CONGENITAL MALFORMATIONS OF THE HEART New York. The Commonwealth Fund. [London, Geoffrey Cumberlege, Oxford University Press]
1947. Large 8vo, pp. xxxvi, 618; copiously illustrated without, with 177 text figures and half tones (including 3 full page coloured figures 142, 148 and 149 on two leaves), and coloured plates numbered 1-46 on 36 leaves; generally clean and crisp, with slight kink in upper margins of pp. 491-516; First edition of this landmark work, considered to be the foundation for pediatric cardiology, and for which the author received the 1954 Albert Lasker Award for outstanding contribution to medicine. Describing the diagnosis and cure of innumerable congenital malformations, the book had an immediate and vast influence on pediatric cardiology worldwide. Helen Brooke Taussig (1898-1986) ‘conceived the idea of anastomosing the subclavian artery to the pulmonary circulation to improve the blood supply of the lungs; the operation was carried out by Alfred Blalock in 1944, and is now know as the Blalock-Taussig operation’ (Bedford, 821).
‘As a pediatric cardiologist, she carefully observed her patients, listened to their hearts, studied their x-rays and fluoroscopies and, when they died, examined their hearts at autopsy. Her precise records and correlation of observations made possible accurate diagnosis and understanding of pathological cardiac physiology resulting from congenital malformations. Her studies led her to design an operation to solve a problem of post-birth anoxia, the Blalock-Taussig procedure, known as “the blue baby operation” that has saved countless infants from death’ (Grolier, p. 141)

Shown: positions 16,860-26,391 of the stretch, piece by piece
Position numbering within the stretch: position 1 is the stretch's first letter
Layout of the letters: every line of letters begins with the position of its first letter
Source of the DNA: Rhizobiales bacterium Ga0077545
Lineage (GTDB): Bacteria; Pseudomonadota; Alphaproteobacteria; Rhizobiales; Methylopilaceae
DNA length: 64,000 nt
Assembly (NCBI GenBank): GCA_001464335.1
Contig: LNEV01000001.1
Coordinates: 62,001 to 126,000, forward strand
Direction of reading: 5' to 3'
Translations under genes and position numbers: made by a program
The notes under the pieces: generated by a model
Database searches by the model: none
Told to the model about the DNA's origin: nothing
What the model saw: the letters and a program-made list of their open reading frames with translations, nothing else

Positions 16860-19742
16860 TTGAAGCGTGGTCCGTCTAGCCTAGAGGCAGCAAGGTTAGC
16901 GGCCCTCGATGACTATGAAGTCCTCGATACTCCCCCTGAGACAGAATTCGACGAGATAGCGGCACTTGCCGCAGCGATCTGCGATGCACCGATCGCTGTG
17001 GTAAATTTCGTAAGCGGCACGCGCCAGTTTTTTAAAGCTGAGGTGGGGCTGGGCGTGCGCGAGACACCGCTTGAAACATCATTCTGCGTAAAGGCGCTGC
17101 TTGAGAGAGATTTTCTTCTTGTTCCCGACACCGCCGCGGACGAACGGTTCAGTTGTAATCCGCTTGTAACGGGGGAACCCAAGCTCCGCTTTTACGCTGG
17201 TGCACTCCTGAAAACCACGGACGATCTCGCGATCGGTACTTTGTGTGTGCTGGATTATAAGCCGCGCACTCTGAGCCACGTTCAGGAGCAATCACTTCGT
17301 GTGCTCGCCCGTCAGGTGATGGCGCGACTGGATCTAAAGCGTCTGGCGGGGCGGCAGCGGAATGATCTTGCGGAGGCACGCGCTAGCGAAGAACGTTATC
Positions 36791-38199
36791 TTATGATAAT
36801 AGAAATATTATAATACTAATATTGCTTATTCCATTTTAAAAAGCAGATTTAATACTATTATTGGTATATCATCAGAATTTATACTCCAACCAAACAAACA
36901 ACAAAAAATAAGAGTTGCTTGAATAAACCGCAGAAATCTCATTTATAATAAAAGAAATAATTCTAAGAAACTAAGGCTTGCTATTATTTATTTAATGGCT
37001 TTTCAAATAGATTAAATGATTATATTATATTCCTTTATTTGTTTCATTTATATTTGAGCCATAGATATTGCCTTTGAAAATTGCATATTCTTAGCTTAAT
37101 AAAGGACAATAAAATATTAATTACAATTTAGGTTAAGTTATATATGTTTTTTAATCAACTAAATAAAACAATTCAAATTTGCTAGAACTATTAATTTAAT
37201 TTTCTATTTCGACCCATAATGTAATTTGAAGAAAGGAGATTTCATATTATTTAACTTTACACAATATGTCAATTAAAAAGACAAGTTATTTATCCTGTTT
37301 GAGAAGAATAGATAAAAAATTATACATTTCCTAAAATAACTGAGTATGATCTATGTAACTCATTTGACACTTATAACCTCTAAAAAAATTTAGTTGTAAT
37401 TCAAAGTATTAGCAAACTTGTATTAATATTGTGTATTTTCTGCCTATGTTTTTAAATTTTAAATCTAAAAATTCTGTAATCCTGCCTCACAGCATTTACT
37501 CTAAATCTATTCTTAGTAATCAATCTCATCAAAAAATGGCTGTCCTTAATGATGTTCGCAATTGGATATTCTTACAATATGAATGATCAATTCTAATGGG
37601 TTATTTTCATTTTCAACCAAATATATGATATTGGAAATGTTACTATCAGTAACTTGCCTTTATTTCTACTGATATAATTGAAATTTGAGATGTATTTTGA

‘To arrive at her great achievements, Helen Taussig had much to overcome - the early death of her mother, dyslexia, severe hearing impairment and the discrimination of much of the medical establishment’ (ibid). The daughter of Frank W. Taussig, the eminent Harvard professor of economics, Helen overcame severe dyslexia to matriculate as one of the first students in which is now Radcliffe College ‘but seeking broader social and educational experience, she transferred to the University of Berkeley, California and graduated in 1921. Determined to study medicine, she was forced, like so many others, to travel the long way round to fulfil her goal ... Since Harvard Medical School would not accept a women (first doing so only in 1945) she applied to Harvard School of Public Health, which allowed her to attend classes but would not award her a degree. She was also allowed to study histology at the Harvard Medical School but with a caveat: she was kept in a room by herself so as ‘to not contaminate’ the male students. She finally found a sympathetic mentor in Alexander Begg, professor of anatomy at Boston University, who led her to study isolated heart muscle contractions. This resulted in her first publication and set the stage for her life’s work in cardiology ... Even with her major publication, Harvard Medical School would not permit her to matriculate, so she applied to The Johns Hopkins School of Medicine, admitted as a function of the legacy of Mary Elizabeth Garrett and the Women’s Fund Committee that stipulated that women be accepted on the same terms as men, and she graduated from Hopkins in 1927’ (ibid).
In 1959 she became Hopkins’ first woman full professor in clinical medicine. She was awarded the Presidential Medal of Freedom by President Lyndon Johnson in 1964, and was elected the first female president of the American Heart Association in 1965. It was Taussig who was instrumental in recognising the link between thalidomide and the rise in cases of congenital malformations, and helped to end its use in the US. She died in a car accident in 1986. Bedford, Evan Bedford Library of Cardiology, 821; Garrison-Morton 2878; Grolier, Extraordinary Women, pp 141-145, and item 136; Ogilvie, II. pp. 1265-7.
Condition: in the original grey publisher’s cloth, spine ruled and lettered in black and gilt, head and tail of spine lightly worn, joints, surfaces and extremities lightly scuffed, rubbed and bumped.